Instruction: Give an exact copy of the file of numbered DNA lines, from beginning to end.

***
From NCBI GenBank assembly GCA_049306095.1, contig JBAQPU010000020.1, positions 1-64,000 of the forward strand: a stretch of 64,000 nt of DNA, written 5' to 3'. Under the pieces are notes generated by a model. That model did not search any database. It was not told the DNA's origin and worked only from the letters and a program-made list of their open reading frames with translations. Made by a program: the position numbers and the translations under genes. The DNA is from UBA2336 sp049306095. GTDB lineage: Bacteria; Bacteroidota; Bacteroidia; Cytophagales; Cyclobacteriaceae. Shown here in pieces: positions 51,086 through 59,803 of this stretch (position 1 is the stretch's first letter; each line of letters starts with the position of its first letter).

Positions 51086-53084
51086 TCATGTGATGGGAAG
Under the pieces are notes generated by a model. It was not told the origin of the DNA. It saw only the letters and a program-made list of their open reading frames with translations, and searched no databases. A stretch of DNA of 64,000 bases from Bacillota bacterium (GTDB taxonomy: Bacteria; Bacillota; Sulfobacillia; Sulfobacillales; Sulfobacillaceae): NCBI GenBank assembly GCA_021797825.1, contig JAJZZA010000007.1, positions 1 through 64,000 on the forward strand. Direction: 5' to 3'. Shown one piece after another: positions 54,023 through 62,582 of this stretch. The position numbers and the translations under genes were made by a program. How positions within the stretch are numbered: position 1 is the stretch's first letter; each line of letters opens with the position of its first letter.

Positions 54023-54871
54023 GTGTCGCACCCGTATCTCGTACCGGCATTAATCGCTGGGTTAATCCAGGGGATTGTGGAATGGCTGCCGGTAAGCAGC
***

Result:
From NCBI GenBank assembly GCA_049306095.1, contig JBAQPU010000020.1, positions 1-64,000 of the forward strand: a stretch of 64,000 nt of DNA, written 5' to 3'. Under the pieces are notes generated by a model. That model did not search any database. It was not told the DNA's origin and worked only from the letters and a program-made list of their open reading frames with translations. Made by a program: the position numbers and the translations under genes. The DNA is from UBA2336 sp049306095. GTDB lineage: Bacteria; Bacteroidota; Bacteroidia; Cytophagales; Cyclobacteriaceae. Shown here in pieces: positions 51,086 through 59,803 of this stretch (position 1 is the stretch's first letter; each line of letters starts with the position of its first letter).

Positions 51086-53084
51086 TCATGTGATGGGAAG
Under the pieces are notes generated by a model. It was not told the origin of the DNA. It saw only the letters and a program-made list of their open reading frames with translations, and searched no databases. A stretch of DNA of 64,000 bases from Bacillota bacterium (GTDB taxonomy: Bacteria; Bacillota; Sulfobacillia; Sulfobacillales; Sulfobacillaceae): NCBI GenBank assembly GCA_021797825.1, contig JAJZZA010000007.1, positions 1 through 64,000 on the forward strand. Direction: 5' to 3'. Shown one piece after another: positions 54,023 through 62,582 of this stretch. The position numbers and the translations under genes were made by a program. How positions within the stretch are numbered: position 1 is the stretch's first letter; each line of letters opens with the position of its first letter.

Positions 54023-54871
54023 GTGTCGCACCCGTATCTCGTACCGGCATTAATCGCTGGGTTAATCCAGGGGATTGTGGAATGGCTGCCGGTAAGCAGC